Would more success make you happier?
Would more money make you happier?
Would more fame make you happier?
Would more time to travel make you happier?
Would more friends make you happier?
Would a hotter, cooler, more loyal girlfriend make you happier?
The ordinary man places his life’s happiness in things external to him, in property, rank, wife and children, friends, society, and the like, so that when he loses them or finds them disappointing, the foundation of his happiness is destroyed. In other words, his centre of gravity is not in himself; it is constantly changing its place, with every wish and whim. If he is a man of means, one day it will be his house in the country, another buying horses, or entertaining friends, or traveling — a life, in short, of general luxury, the reason being that he seeks his pleasure in things outside him. (Arthur Schopenhauer)
No, I’m not going to tell you that you shouldn’t strive for acquiring whatever goods you wish for—who the fuck am I—nor am I going to tell you that you can choose to be happy, or that happiness is all about thinking positively and having a proper mindset; whatever. Depending on your definition, happiness might even be some girly emotion that has nothing to do with mindcoolness in the first place; who knows.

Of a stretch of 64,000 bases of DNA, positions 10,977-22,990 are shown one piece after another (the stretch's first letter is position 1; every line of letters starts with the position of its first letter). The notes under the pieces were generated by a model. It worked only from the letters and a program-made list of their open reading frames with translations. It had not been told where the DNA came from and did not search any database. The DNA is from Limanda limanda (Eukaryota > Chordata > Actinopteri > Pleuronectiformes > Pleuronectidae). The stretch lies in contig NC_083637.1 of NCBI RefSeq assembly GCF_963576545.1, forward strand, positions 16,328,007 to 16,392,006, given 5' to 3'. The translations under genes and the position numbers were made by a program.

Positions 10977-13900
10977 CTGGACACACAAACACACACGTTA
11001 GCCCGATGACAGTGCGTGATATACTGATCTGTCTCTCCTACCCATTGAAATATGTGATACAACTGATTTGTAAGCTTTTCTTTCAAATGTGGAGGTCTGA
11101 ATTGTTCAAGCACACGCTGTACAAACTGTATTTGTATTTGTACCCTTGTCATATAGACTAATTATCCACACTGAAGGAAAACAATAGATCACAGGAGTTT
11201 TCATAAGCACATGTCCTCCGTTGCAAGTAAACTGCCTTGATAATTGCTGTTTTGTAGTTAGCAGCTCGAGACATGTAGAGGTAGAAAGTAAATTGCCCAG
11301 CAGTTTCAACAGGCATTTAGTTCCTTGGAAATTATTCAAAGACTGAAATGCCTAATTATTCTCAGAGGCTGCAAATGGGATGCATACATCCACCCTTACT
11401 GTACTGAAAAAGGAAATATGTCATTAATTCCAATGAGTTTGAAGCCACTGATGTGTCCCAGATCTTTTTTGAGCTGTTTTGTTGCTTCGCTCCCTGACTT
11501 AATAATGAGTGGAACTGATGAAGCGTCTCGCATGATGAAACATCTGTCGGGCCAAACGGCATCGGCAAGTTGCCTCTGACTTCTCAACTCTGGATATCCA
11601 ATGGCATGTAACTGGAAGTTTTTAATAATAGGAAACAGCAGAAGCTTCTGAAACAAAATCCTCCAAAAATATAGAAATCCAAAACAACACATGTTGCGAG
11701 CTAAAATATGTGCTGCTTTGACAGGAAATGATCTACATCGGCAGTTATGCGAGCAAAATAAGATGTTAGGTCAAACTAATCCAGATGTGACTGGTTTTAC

From what I’ve experienced, though, happiness—as joy and fulfillment (which is all that matters to me)—comes from Doing, Being, and Giving:
- Happiness comes from Doing an action that expresses autonomy (freedom) and/or skill (mastery).
- Happiness comes from Being in a state that comprises focus (flow state) and/or presence (mindfulness).
- Happiness comes from Giving something to the world that produces pride and/or gratitude to the gods of nature.
There are many paths to joy and fulfilment. Pleasure or pain, social or anti-social, struggle or ease, rich or poor, loved or hated—isn’t that all secondary?
What truly matters to me is the activity of my will. Nothing I could ever acquire could bestow on me the same richness of joy and fulfillment as the active power of my purposeful will. (Yes, one’s True Will is something deeper than “I want.”)
But what do I know. I’d rather ask you: What makes you most happy in life? And do you think that there’s a difference between how men and women experience happiness? Let me know in the comment section below!